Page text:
Sophie got a fitness wristband for an early graduation present, and promptly forced Andrew to take a walk along the seawall with her. At least, that’s how he felt. He had no objections to walking the seawall; it was scenic and fresh and good exercise, but having to do it because of a plastic wristband was agitating.
“Why are you so grumpy?” Sophie asked, as they dodged a pair of cyclists who passed them too closely without a warning. When Sophie called after them, one raised a finger. That agitated Andrew, too.
Andrew picked up the pace. “I’m not grumpy,” he lied.
“Is it because I am graduating ahead of you?” asked Sophie.
“Of course not,” said Andrew. But he supposed it was. As irrational and maybe sexist as it was, it bothered him that Sophie was graduating a year ahead of him. She had skipped a grade, she was entitled to graduate. She was prepared for college or university. Andrew was just ordinary, graduating at the same time as everybody else, and had no real plans. Boring. “How far have we gone?”
“1,312 steps, about a kilometre,” said Sophie.
“Feels farther,” said Andrew.
At one kilometre they stopped for a hot dog. They bought all-beef dogs from a vendor and sat on a slatted wooden bench, watching the cargo ships crawl into the harbour.
“I need your help,” Sophie said. She tossed the un-eaten half of her hot dog into a garbage bin. Then someone walked by with their dog, and tossed in a plastic bag of poo. Andrew said, “Let’s keep walking. What’s up?”
“Well,” said Sophie.
It probably had something to do with university, Andrew thought. Maybe they couldn’t afford it. Or maybe she had been awarded three or four scholarships, which was more likely, and didn’t know which one to accept. Or maybe her final term paper for Advanced Poli-Sci had hit a rough patch. He could help with none of these things. He sighed; a careful, silent sigh.
“I need to change my name,” Sophie said. “They announce your full name from the stage during graduation ceremonies. First, middles, last.”
“What is your full name?” Andrew asked. He was grinning at her. Sophie was not smiling at all.
“Since I’m changing it anyway, I guess I can choose any name I want,” she said. “Like, Gwyneth, or Alexandria, or Lee, or Parker, or Audrey.”
“Is it like, Sophia Gnarlissa Poopsack?”
“Will you help me or not?” She stopped walking, looked at her fit band, and turned and started marching back the way they’d come.
Andrew had to hurry to catch up with her. He noticed the back of her calves were getting sunburnt, but instead of pointing it out to her, he said, “Sophia Chocosquirt Thighburn?”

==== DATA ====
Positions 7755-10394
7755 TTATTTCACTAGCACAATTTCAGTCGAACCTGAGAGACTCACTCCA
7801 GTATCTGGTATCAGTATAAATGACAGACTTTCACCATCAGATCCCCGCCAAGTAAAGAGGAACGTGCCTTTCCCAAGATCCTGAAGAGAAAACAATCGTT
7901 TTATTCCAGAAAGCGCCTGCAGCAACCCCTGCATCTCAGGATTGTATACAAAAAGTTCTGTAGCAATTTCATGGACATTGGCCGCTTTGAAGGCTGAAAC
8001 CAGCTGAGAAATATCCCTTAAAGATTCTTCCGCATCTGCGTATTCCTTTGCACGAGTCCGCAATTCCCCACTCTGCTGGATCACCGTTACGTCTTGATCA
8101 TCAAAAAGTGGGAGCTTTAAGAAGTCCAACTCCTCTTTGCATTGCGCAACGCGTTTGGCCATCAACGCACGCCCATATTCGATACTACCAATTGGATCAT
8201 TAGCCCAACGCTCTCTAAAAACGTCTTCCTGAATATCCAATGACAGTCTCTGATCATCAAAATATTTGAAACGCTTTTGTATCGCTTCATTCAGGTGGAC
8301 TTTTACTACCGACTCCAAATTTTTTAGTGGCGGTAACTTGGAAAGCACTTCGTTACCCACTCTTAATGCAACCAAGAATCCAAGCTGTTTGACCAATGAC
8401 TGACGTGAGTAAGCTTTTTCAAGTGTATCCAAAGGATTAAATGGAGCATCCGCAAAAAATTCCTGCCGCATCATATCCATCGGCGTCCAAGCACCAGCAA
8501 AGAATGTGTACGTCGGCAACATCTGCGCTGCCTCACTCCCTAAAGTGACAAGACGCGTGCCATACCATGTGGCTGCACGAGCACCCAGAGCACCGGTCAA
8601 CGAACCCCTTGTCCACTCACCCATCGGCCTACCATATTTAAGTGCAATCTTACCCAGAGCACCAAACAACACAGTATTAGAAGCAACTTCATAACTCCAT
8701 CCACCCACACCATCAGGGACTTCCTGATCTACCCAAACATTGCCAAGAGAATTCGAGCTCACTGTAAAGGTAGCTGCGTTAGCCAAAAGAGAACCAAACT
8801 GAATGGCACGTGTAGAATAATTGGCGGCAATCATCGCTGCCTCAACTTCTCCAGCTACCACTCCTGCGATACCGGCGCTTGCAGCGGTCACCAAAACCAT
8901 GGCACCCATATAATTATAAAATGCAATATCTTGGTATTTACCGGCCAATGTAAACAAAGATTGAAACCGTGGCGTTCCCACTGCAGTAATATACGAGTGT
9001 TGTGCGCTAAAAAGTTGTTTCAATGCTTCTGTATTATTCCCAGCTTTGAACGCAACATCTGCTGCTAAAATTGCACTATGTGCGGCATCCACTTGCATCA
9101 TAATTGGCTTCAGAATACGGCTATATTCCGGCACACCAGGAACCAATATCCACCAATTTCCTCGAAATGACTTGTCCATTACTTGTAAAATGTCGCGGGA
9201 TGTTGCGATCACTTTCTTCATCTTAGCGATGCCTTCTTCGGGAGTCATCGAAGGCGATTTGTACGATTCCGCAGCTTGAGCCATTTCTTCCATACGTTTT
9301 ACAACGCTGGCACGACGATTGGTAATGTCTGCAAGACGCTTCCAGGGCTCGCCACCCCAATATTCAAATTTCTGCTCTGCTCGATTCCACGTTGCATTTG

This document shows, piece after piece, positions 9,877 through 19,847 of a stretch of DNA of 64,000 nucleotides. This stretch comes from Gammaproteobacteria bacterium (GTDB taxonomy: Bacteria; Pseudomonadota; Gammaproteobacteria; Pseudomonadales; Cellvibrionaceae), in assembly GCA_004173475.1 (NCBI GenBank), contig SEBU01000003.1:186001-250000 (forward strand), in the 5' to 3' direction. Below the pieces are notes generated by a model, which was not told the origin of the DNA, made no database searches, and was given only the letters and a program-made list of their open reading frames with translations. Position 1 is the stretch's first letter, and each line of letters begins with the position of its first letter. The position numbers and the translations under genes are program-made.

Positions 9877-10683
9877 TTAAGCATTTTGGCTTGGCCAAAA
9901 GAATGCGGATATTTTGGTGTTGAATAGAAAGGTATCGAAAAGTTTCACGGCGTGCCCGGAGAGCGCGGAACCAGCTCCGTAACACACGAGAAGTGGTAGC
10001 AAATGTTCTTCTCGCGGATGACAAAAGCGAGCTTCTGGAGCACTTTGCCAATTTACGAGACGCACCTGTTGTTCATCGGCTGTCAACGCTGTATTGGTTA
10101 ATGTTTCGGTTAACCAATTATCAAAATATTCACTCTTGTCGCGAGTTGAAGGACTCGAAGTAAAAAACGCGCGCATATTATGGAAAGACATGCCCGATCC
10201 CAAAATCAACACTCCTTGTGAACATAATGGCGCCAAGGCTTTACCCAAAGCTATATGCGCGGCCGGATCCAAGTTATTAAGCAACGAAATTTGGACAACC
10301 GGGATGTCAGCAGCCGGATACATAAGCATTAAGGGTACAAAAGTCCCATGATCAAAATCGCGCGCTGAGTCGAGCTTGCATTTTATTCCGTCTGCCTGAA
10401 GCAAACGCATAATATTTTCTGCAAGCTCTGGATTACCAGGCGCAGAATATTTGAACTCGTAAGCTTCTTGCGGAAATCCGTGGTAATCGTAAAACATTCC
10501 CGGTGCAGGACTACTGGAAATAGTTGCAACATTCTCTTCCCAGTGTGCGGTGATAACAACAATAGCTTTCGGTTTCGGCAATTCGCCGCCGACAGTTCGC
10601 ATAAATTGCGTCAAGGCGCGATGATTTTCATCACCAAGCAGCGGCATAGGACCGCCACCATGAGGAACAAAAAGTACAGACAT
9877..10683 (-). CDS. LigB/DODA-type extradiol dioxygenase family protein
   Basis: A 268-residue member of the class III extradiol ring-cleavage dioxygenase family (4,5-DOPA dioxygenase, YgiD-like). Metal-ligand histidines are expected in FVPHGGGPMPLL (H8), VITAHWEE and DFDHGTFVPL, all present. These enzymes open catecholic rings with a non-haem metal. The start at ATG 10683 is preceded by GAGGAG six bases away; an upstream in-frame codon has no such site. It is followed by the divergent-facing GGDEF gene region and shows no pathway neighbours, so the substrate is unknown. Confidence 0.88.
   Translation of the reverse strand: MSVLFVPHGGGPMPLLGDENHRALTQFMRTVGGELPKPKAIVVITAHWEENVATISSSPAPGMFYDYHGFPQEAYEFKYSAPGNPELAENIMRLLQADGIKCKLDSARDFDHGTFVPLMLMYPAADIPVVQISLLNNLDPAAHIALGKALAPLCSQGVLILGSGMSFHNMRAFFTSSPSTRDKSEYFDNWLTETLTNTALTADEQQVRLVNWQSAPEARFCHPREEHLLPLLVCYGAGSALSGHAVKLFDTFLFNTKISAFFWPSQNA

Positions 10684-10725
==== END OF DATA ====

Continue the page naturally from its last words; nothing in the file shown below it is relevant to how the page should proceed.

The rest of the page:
Sophie stopped. They were in the middle of the walkway. Andrew realized they were going to be one of those street-drama couples at any second, arguing right there in public, not caring who heard them.
“I am graduating ahead of you,” Sophie said. She hadn’t raised her voice, yet. People walked and rode past on their bicycles and with their dogs and paid them no mind. “I’m sorry that makes you unhappy. Really sorry, because I thought you were a friend.”
“Listen, Sophie… If that is your real name…”
“Funny. My grandparents named me. I am officially Lucretia Sofia Cosmina Handler. OK? You are officially an asshole.”
Right, now it was drama level. A few people smirked as they walked by. The sky was cloudless. He had been wondering what to get her for a graduation present. He was thinking about a necklace. Her face was flushed with anger.
“That is pretty terrible,” said Andrew. “But I guess they are family names?”
“Yes, they are. My mother will probably give me permission for the name change, but my grandmother would be devastated.”
“Don’t change it. Who cares what anyone thinks?”
Sophie then amazed Andrew by starting to cry. Now people frowned at him as they walked by. He tried to lead her to the side of the walkway where they could sit on the curb, but she resisted him. “I care!” she said.
Sophie was right. He really was an asshole. A selfish asshole. He put his arms around her.
“Do I get to go to your graduation and hear the new name?” he asked. “And I’m sorry I’ve been an asshole. I promise, um, I promise you won’t have to call me that again.”
Three weeks later, Sophie and her mother went to the government offices, where she had her name changed officially to Sophia Star Lucille Handler. It cost $140. The change gave Sophie great comfort, and she was happy to concentrate on her grad dress, which was white with sequins, and her hair for the ceremony, which was fixed in place by a fresh orchid, and her date for the after-grad, who was Andrew, and whose graduation present was a sterling silver chain with a star pendant.
Pingback: Author Interview – Marcia Kester Doyle – Who Stole My Spandex?: Life in the Hot Flash Lane | toofulltowrite (I've started so I'll finish)